We must begin, not with an assertion of our own indefectability, however well-founded our confidence might be.  The mystery of salvation includes the claim that those closest to Jesus often refuse to be found alongside him in his sufferings.  We must begin, rather in the assertion of our radical defectability.  Only then can we embrace the hope that lies precisely outside of ourselves in Christ and the promise of his apocalypse.  “If we are faithless he remains faithful, for he cannot deny himself.”

15 Comments

  1. Ben Myers wrote:

    Great post, Halden.

    “I know if someone put a gun to my head and presented me with that alternative that I’d most likely cave” — and if the alternative was Monica Bellucci, I’d cave very quickly (probably while they were still loading the gun).

    Let’s face it, most of our Christian morality is due to the social restraints that (mercifully) surround us, not to our own unshakable inner power.

    Tuesday, May 13, 2008 at 5:47 pm | Permalink
  2. Halden wrote:

    “Let’s face it, most of our Christian morality is due to the social restraints that (mercifully) surround us, not to our own unshakable inner power.”

    Indeed.

    Tuesday, May 13, 2008 at 5:50 pm | Permalink
  3. Jon wrote:

    I don’t always believe what the Creed teaches. Certainly I accept it mentally, and often do have sincere faith in what it says. But I don’t always manifest those truths in my life, and I certainly have times when I don’t “feel like believing”. I’m not just talking the common doubts we all have as people of faith, but of the reality that most of the time we are simply unfaithful sinners, and when we confess the Creed we don’t always believe everything we’re saying.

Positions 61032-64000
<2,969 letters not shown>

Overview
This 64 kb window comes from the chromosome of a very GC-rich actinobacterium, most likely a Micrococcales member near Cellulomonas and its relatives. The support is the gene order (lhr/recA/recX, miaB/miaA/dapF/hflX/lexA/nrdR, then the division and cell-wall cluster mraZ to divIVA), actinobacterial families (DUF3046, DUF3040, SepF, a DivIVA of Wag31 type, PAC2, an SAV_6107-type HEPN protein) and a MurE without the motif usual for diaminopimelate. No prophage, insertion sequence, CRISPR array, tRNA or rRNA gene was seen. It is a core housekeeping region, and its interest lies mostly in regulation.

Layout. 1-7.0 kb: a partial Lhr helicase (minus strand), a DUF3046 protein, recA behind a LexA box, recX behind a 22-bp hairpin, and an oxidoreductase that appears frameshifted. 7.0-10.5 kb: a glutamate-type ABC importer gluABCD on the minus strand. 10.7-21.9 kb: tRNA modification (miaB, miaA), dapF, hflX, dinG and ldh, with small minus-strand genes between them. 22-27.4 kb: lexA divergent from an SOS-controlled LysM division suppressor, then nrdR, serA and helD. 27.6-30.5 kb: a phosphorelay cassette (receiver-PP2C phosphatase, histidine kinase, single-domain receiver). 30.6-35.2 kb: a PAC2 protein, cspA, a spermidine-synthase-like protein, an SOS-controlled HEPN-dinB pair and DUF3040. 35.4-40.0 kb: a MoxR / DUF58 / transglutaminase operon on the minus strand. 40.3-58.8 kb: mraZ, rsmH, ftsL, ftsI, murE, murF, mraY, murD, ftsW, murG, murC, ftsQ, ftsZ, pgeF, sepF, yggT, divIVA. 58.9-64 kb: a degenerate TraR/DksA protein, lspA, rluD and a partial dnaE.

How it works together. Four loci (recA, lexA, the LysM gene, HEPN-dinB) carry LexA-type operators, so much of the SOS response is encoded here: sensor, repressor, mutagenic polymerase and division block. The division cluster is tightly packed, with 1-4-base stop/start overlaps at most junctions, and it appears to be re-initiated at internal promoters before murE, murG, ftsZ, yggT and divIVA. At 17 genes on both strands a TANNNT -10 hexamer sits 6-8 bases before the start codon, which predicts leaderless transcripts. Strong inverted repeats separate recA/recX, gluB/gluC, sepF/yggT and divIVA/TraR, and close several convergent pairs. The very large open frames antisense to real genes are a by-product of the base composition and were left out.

Because we’re sinners. Because we’re human. Because we’re hypocrites.

    So in light of that, maybe I confess the Creed not so much for saying where I am now but where I have hope the Holy Spirit will take me. I pray that the Spirit makes me a faithful person, “Lord I believe! Help me with my unbelief!”

    I can say “I would rather die than deny Christ.” Even though I am all too aware of my own inner weaknesses, and there is a great chance that if that should that moment come, I am just as likely to become a traitor to the One I call Lord as anything else. Lord I believe! Help me with my unbelief!

    So, with that in mind, perhaps we proclaim Creeds, and make statements, and write manifestos, not so much of where we presently are now, but where we pray and hope the Spirit will take us.